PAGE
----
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Radio Paradijs - History

Shortly after the Mi Amigo sank in March 1980 plans for a new offshore radio station were put together by some people who had been involved in the Dutch side of Radio Caroline. These included Ben Bode and Danny Vuylsteke who joined forces with A J Beirens, formerly a presenter on RNI's World Service in the early 1970s and who since then had been involved in various Italian land-based radio stations. Danny Vuylsteke and A J Bierens had also jointly operated the Mi Amigo Drive-in Disco in Belgium and Holland and together with Patrick Valain they also subsequently became responsible for selling advertising on the Dutch Service of Radio Caroline and for tendering the Mi Amigo.

The proposed station - Radio Paradijs - had Belgian and Dutch backers to help its launch.

Through a broker they purchased a ship, the coaster, Hoheweg, which at that time was moored in Krausand, but later moved  to Cuxhaven, where she was berthed and re-registered in Panama under the name Lieve. However, it was not long before police and harbour authorities at Cuxhaven began to take  an interest in the ship and the activity surrounding it.

Because of this intense interest it was decided that  the Lieve should sail from Cuxhaven and she headed for Ireland to be finally fitted out as a floating radio station. The Lieve eventually  arrived in Dublin on 11th March 1981.

It was intended that the ship should be used to broadcast three separate programmes - Radio Europa, an easy listening service on FM; Radio Paradijs - a Belgian progressive hit format station on medium wave and a second medium wave service in the a Dutch language - Radio Monique, operated by Fred Bolland.

Three transmitters arrived from the USA at the beginning of July 1981, and were installed on board the Lieve, but by then there was increasing press interest in what was going on with the mysterious ship in Dublin Harbour. Because of this interest arrangements were hurriedly made to finish equipping the Lieve and get her out of port before the Irish authorities had an opportunity to act.

These panic-stricken arrangements included erecting and rigging the aerial system. However, such was the pressure to leave port, the contractors had only rigged half mast before the Lieve left port on 15th July 1981  because press reports were about to be published revealing her location and true purpose. (See cutting left)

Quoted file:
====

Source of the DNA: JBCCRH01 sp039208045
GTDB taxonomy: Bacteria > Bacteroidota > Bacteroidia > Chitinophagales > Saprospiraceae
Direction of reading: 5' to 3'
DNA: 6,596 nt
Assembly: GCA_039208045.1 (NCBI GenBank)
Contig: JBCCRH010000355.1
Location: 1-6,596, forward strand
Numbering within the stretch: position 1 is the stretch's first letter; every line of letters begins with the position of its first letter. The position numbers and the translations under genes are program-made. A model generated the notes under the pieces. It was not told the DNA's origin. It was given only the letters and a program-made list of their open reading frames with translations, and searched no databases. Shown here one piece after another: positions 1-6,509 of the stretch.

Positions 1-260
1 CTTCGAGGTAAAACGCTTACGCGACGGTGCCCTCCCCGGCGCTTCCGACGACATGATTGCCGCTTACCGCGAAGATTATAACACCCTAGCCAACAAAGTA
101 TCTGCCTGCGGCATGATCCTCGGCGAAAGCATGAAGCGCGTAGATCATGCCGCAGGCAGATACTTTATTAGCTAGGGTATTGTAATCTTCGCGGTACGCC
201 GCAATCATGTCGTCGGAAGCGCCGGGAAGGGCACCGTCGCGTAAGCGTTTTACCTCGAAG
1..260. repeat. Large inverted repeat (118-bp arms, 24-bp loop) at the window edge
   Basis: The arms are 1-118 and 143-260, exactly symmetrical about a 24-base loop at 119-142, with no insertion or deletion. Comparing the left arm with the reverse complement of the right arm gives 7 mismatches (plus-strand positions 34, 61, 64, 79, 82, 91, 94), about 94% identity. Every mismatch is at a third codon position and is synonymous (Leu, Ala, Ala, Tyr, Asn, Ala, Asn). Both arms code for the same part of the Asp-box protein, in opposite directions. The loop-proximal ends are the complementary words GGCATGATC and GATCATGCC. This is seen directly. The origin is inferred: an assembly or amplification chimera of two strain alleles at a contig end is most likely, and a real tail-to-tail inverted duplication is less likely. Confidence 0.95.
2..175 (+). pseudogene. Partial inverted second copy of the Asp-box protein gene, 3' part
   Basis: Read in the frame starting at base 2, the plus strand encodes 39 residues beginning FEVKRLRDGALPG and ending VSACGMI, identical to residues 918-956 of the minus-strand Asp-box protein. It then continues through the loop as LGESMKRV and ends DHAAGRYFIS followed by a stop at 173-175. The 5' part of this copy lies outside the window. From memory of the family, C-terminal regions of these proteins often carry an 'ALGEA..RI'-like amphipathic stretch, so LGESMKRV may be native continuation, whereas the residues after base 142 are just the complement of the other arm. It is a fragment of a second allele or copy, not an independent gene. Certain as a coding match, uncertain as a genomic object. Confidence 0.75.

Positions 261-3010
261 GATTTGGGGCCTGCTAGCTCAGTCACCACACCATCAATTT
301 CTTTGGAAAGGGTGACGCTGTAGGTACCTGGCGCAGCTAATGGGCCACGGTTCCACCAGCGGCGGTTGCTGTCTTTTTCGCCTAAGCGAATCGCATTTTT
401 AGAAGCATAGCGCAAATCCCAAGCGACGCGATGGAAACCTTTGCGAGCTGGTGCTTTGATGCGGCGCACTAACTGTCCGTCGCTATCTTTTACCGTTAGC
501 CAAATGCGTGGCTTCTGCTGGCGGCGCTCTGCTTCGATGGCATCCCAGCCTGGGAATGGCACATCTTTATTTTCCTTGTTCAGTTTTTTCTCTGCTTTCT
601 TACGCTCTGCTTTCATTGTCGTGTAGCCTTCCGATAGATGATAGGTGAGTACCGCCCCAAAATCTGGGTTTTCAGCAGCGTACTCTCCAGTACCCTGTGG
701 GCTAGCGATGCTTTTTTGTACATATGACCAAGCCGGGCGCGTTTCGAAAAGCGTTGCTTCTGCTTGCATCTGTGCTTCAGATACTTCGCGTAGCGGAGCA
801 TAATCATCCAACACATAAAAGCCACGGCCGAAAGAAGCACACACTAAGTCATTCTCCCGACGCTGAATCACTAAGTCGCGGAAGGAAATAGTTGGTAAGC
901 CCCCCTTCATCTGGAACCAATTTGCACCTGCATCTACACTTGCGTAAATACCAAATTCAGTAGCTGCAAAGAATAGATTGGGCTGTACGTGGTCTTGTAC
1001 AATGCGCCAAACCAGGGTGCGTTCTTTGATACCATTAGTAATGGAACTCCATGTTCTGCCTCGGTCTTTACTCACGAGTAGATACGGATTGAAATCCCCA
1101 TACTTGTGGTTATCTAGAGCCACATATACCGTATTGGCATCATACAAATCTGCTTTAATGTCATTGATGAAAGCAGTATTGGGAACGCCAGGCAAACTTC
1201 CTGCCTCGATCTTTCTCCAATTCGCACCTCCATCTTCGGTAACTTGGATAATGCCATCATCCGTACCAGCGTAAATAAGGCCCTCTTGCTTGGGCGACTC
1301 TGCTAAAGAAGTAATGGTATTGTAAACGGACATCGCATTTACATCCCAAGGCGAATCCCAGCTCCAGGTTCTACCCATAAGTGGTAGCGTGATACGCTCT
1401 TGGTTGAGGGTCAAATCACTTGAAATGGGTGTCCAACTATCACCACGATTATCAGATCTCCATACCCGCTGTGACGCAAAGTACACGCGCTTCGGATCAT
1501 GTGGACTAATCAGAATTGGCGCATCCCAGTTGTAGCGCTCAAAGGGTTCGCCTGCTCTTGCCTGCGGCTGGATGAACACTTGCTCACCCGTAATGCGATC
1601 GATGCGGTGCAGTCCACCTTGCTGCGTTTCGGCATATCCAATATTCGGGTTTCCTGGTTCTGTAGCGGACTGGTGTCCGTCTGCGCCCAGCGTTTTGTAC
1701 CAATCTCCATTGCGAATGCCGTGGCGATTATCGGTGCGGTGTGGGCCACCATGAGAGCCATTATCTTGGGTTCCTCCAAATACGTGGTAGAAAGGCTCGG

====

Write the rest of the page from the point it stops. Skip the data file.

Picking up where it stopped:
Only five hours into the voyage from Ireland the ship encountered storms and the top sections of the hastily erected aerial mast came down. The Lieve battled on through the English Channel into the North Sea, but was eventually forced to anchor temporarily five miles from the former REM Island (home of Radio Noordzee/TV Noordzee in 1964)  off the Dutch coast on 20th July 1981.

After repairs had been carried out to the damaged aerial mast at sea some night-time test transmissions took place on 24th and 25th July 1981. Official tests started on 26th July 1981,when, as well as  playing tapes of Irish landbased pirate, Radio Nova  a Dutch language music programme was also presented. Announcements were made that regular programmes would start on 1st August 1981, (later changed to 15th August) , but the station was never to broadcast again after these early tests.

An aerial photograph of the new radio ship published in  the Dutch daily newspaper De Telegraaf on 29th July 1981 concerned and disturbed the authorities because it appeared to show the vessel was carrying a satellite dish. Questions were raised in the Dutch Parliament and the Minister of Telecommunications ordered  a police and Navy raid on the radio station's vessel. This action was supposedly justified on the grounds that there were Dutch nationals on board the ship - notwithstanding the fact that she was a foreign-registered vessel anchored in international waters.

The radio ship, byDutch police board the Magda Maria now known as the Magda Maria, was raided at 5.30am on 1st August 1981 by Dutch police and marines and three crew members were arrested. Although the radio station was not broadcasting at the time of the raid the authorities discovered two irregularities with the ship herself - there was no qualified Captain on board and the name on the bow of the vessel (Magda Maria) did not correspond with that on the ship's registration documents (Lieve) -the name had been changed during the voyage from Ireland.

On instructions from  the Dutch Public Prosecutor the Magda Maria was then towed into port and searched by the Navy  who later moved her to Amsterdam, where the radio equipment was removed and put into storage.

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Dutch police board the Magda Maria, 1st August 1981

Television news reports about the arrival of Radio Paradijs and the towing in of the Magda Maria.

July/August 1981


Click on picture to enlarge

Sunday World (Dublin)

19th July 1981